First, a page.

Stepping into Ibrahimovic's shoes is no mean feat but it was ably handled by 31-year-old Marcus Berg. In spite of not plying his trade in Europe (he plays for UAE side Al-Ain), he still scored 8 goals in the qualifying campaign - the same number of goals as France's Antoine Griezmann and Olivier Giroud combined.
Following Ibrahimovic's departure from the national team, Sweden had to (borrowing from a popular meme) improvise, adapt, and overcome. They changed their style of play with Andersson deploying a 4-4-2 with Berg up top and Ola Toivonen playing in support.
The qualifiers also heralded the coming of Emil Forsberg, who had also scored four times in the qualifiers. The 26-year-old RB Leipzig midfielder started games out on the left and cut inside often to influence play.
"We have many heroes tonight," Andersson said after Italy were eliminated. None more so than defender Andreas Granqvist who made 3 successful tackles, 5 interceptions and 10 clearances as Sweden held on.
So to focus on Ibrahimovic's possible return is doing a great disservice to the many players who got Sweden over the line in the qualifiers over 12 games.
Should Ibrahimovic return to the Swedish national team?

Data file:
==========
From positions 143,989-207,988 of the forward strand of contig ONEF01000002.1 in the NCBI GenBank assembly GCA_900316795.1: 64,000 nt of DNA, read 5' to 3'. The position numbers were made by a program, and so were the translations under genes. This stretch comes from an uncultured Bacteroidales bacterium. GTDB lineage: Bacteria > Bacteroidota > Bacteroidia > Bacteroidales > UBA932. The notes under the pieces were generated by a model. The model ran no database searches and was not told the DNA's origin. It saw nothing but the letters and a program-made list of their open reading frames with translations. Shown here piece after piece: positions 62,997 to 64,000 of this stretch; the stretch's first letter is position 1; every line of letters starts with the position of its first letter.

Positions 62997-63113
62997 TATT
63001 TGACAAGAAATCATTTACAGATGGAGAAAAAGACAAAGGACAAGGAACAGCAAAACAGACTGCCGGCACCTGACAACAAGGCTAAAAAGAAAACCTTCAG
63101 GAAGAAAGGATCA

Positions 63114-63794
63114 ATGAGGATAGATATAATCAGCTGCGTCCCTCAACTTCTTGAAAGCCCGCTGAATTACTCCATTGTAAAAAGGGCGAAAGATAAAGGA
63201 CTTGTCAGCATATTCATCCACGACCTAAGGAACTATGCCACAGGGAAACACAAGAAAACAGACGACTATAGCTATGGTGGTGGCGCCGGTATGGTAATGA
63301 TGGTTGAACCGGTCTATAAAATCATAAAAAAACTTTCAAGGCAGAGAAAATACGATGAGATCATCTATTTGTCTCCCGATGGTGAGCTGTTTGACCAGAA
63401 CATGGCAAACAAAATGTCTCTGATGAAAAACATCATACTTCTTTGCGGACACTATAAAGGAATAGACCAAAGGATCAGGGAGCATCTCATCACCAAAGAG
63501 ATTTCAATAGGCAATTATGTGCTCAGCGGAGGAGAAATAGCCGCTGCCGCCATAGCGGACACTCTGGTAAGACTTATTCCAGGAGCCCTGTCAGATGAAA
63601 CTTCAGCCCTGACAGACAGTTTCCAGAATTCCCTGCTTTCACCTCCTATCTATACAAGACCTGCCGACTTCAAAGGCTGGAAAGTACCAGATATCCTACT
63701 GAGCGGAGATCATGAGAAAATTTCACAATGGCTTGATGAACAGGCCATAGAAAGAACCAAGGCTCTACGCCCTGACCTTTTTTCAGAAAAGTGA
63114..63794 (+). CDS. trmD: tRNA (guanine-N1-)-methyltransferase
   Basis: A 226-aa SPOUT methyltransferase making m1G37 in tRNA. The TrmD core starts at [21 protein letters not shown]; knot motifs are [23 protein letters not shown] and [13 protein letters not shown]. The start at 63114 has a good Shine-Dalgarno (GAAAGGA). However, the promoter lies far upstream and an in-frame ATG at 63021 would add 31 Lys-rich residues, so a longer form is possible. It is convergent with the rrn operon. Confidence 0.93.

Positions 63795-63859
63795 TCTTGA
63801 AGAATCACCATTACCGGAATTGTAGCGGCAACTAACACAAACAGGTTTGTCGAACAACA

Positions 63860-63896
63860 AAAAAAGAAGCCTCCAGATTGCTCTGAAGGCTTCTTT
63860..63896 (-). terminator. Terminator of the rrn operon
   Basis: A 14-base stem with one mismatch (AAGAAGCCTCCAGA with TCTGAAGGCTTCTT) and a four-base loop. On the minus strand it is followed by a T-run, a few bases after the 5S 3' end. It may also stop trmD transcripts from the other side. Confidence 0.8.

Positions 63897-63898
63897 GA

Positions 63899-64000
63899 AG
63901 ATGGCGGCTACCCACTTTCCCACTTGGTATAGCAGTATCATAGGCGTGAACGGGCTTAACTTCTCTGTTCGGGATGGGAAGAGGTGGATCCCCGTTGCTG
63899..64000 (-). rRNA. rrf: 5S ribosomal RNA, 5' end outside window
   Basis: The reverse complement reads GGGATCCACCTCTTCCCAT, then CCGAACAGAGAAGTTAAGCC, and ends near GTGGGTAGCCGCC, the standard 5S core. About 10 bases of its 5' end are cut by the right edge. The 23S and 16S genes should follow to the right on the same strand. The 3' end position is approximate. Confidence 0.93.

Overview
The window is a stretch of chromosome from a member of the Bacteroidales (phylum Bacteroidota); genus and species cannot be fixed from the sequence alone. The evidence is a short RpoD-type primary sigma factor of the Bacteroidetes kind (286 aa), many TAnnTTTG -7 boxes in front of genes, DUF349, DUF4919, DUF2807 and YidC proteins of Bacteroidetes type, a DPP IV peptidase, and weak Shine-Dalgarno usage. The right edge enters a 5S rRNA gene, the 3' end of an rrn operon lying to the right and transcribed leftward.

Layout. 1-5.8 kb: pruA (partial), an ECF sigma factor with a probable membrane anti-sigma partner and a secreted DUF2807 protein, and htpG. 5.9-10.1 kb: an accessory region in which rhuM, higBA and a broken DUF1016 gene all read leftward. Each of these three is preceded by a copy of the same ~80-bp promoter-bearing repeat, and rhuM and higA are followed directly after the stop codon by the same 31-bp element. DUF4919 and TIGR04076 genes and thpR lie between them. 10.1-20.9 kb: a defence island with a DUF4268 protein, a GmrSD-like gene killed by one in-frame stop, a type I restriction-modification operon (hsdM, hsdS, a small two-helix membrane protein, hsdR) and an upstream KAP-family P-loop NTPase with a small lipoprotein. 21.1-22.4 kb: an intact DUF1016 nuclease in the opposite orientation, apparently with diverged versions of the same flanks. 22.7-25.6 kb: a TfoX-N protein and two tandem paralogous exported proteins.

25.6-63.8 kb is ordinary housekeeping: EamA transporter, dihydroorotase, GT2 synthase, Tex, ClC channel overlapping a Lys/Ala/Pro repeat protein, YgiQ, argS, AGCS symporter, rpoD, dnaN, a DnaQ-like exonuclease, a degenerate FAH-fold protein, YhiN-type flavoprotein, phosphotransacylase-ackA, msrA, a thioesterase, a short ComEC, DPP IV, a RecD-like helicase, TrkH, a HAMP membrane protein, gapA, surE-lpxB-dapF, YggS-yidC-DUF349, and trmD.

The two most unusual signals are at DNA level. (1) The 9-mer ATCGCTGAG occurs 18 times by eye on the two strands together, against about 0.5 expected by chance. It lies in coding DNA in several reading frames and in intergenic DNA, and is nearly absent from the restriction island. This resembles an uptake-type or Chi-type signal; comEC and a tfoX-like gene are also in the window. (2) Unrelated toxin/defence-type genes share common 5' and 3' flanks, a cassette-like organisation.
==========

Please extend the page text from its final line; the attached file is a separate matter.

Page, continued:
Ibrahimovic is Sweden's top goalscorer. But a return would upset this team's balance.
"If I listen to my ego, I have to say that when I played we were better. Without me, they are not so good. Now they started from scratch again, everybody has the chance to prove themselves."
"Without Ibrahimovic maybe they are more of a team now." - Zlatan Ibrahimovic
For what it's worth, it was a typical response from Ibrahimovic. Half-cocky but a realistic outlook on the current scenario from a man who loves to spin the media with his little finger.
The Manchester United striker is 36 and hasn't played a single minute of football since he injured his knee in April last season. Although his contract has been extended at Old Trafford, nobody knows how effective he will be when he returns to action.
He has posted numerous videos of his recovery but fans have blown his feats out of proportion. Most people can literally walk away from an ACL tear and lead normal lives; it's the 'playing' that eventually does the knee in.
Of course, Ibrahimovic is no normal human being. His physique and suppleness (attributed to his martial arts training back in the day) make him a model athlete. But whether he can continue in the same vein of form where he scored 28 goals for the Red Devils remains to be seen.
If he returned to the squad, Sweden would have to throw out all the preparation and homework they did while learning to play without him following his departure in 2016. It could do more harm than good.
Should the need arise (perhaps, due to injuries) and when there is no other option, Ibrahimovic could make himself available for selection. However, he has less than six months to prove he can still play at the highest level.
But until they are absolutely sure, Sweden are probably better off without their former talisman.